The British Expeditionary Force had arrayed itself ready for battle, expecting to hold off and most probably repel the Germans. Then the enemy appeared in the thousands upon thousands. The enemy soldiers just kept coming and coming. The soldiers of both sides fought hard all day and all night. In the morning the brave British soldeirs were still fighting, but the enemy was still coming. There were so many, so many.

The British were being pushed back and back. Soon they would have no choice but to retreat. A beleaguered soldier, fearing for his life and the lives of his brother soldiers, called upon Saint George, the patron saint of England. And there, as the British withdrew, another host came to hold the line. But this was not an earthly army, though they wore armor and carried the good old English longbow. These were phantom soldiers. Angels. The phantom host sent volley after volley of very real arrows into the enemy ranks. The Germans, in spite of their vast numbers, were forced to halt, then creep, then halt again as the arrows pierced their breasts.

The Angels of Mons had saved the British army, allowed them a victorious retreat, and showed that the hand of God was on their side.

Craft a Salt Dough Map of the Mons Battlefield

The Battle of Mons was real, even if the story of the angels was fanciful. You can use salt dough to construct a model of the battlefield.

This is a map of the battlefield. There was a river that ran through the middle. The bridge over the river was the center of attack. The Germans needed the bridge to advance further. On this map the red are the British and French and the blue are the Germans.
map made of salt dough showing the battle of Mons.
Here is the map we made. The British are at the top on this picture. The white buildings show the town of Mons. We rolled the salt dough out flat, made a depression for the river, and then painted the map to show the landscape. You can paint the salt dough right away. You don’t have to wait for it to dry.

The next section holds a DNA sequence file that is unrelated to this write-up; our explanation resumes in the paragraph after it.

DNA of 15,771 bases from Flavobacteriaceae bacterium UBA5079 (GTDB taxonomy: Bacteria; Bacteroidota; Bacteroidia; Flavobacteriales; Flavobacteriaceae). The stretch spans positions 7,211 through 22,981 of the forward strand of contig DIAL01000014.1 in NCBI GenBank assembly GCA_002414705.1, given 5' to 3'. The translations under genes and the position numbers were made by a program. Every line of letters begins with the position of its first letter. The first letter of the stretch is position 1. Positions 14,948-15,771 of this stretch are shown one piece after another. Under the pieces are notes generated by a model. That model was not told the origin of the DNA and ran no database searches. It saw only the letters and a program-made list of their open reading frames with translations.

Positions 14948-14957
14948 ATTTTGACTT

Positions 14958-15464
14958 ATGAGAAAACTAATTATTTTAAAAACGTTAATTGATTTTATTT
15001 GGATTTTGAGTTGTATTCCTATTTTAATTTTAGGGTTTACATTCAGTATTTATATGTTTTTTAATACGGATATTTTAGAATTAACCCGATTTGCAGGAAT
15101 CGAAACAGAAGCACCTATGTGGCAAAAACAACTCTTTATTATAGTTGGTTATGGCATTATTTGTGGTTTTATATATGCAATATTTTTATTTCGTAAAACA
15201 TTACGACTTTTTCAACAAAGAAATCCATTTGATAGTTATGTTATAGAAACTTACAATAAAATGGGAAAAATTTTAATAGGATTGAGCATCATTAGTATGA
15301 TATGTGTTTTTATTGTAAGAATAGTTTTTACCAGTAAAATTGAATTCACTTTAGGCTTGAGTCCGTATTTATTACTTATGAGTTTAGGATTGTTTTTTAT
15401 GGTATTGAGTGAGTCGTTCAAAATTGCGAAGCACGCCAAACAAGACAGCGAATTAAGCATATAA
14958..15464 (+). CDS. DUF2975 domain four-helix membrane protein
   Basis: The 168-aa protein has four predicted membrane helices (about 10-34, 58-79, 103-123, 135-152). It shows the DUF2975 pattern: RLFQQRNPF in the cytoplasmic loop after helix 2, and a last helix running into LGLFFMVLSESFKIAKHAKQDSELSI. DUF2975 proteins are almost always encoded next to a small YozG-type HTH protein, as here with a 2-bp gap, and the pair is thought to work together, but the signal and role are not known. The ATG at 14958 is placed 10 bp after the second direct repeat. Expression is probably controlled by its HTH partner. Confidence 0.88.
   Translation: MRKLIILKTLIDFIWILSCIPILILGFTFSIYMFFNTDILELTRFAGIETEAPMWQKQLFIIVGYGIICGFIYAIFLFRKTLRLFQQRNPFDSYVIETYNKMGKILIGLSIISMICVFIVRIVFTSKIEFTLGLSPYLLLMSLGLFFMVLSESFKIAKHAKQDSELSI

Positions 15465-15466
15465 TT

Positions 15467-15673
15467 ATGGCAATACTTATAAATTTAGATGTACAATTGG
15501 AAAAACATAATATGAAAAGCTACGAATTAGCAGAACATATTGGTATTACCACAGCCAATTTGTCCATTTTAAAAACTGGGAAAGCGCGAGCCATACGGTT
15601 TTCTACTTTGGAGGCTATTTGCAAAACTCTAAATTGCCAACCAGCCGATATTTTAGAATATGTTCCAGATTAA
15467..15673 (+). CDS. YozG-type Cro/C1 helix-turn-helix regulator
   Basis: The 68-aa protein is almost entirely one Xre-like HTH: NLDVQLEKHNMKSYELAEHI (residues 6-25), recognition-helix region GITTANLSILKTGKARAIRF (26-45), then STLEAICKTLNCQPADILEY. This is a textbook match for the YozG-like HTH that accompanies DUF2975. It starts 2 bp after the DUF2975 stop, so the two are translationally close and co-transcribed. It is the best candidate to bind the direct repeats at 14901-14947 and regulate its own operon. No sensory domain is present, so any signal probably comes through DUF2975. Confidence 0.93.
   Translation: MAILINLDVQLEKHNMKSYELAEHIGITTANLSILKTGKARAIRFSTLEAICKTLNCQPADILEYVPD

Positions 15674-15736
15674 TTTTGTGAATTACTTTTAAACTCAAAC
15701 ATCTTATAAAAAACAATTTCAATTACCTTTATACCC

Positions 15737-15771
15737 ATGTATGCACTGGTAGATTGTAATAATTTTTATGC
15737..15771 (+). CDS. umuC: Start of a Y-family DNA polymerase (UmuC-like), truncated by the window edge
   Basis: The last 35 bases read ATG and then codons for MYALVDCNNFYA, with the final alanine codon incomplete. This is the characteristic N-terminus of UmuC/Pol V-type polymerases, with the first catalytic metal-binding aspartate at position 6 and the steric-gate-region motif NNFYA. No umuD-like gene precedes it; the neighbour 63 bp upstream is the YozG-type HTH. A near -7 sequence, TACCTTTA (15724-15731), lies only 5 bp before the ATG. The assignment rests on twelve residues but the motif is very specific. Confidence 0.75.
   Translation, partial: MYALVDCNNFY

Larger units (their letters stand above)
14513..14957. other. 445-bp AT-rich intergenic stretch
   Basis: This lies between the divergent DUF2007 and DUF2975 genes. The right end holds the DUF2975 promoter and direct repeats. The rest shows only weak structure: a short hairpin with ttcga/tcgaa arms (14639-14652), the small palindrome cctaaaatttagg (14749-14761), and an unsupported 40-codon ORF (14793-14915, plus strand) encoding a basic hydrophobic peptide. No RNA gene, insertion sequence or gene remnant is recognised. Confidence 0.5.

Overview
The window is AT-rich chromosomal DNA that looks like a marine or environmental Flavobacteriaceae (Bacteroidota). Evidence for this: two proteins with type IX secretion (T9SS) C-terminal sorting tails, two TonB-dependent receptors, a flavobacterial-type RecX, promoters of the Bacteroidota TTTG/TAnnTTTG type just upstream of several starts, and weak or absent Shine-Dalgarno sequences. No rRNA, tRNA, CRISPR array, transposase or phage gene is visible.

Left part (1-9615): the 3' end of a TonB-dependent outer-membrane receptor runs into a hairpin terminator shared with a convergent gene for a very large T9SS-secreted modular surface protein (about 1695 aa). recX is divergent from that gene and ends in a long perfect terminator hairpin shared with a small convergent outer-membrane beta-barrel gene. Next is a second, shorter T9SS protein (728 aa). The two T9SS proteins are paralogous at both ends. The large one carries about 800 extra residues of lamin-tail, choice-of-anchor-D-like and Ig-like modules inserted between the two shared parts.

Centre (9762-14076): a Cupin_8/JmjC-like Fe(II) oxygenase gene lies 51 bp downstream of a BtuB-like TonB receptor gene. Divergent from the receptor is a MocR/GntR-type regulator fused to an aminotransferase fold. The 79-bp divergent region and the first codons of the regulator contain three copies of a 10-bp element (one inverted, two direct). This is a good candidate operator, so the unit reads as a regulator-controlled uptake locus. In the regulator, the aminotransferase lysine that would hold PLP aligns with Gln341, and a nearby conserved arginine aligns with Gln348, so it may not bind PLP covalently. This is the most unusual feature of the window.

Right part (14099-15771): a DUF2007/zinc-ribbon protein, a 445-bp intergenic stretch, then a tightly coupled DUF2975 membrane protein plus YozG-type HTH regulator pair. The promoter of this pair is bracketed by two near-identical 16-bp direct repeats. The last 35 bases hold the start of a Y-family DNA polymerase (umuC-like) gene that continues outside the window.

Color the paper soldiers and cut them out, gluing the rectangles into a circle to create a stand for the soldiers. Then you can use the figures to re-enact the battle.

 playing with the Battle of Mons map and figures.

Step 3: Show What You Know

Retell the story of the Battle of Mons and the angels using the paper figures for an audience. Older teens can research the actual events of the battle and include more details.

Discuss why you think the British people liked the tale of the angels so much that they decided to believe it was true. Did the story help the British to win World War I in the end?

Additional Layers

Additional Layers are extra activities you can do or tangents you can take off on. You will find them in the sidebars of each Layers of Learning unit. They are optional, so just choose what interests you.

Writer’s Notebook

Write a heroic poem about the Angels of Mons. Start by writing the story down in sentences and paragraphs. Then remove the unnecessary words. Use a thesaurus to choose the perfect words. Arrange the poem into stanzas and make it rhyme if you like.

Additional Layer

This is a photo of the Royal Fusiliers right before the Battle of Mons. They faced the heaviest fighting and were the first to earn the Victoria Cross in WWI. Find out what the Victoria Cross is. What are some similar awards around the world?

Additional Layer

The angels of Mons were said to be dead longbowmen from the Battle of Agincourt come back to save the British. Just in case you don’t think a bow and arrow would be very threatening, watch this.

Even on a modern battlefield, in the right hands a longbow can do at least as much damage as a modern gun.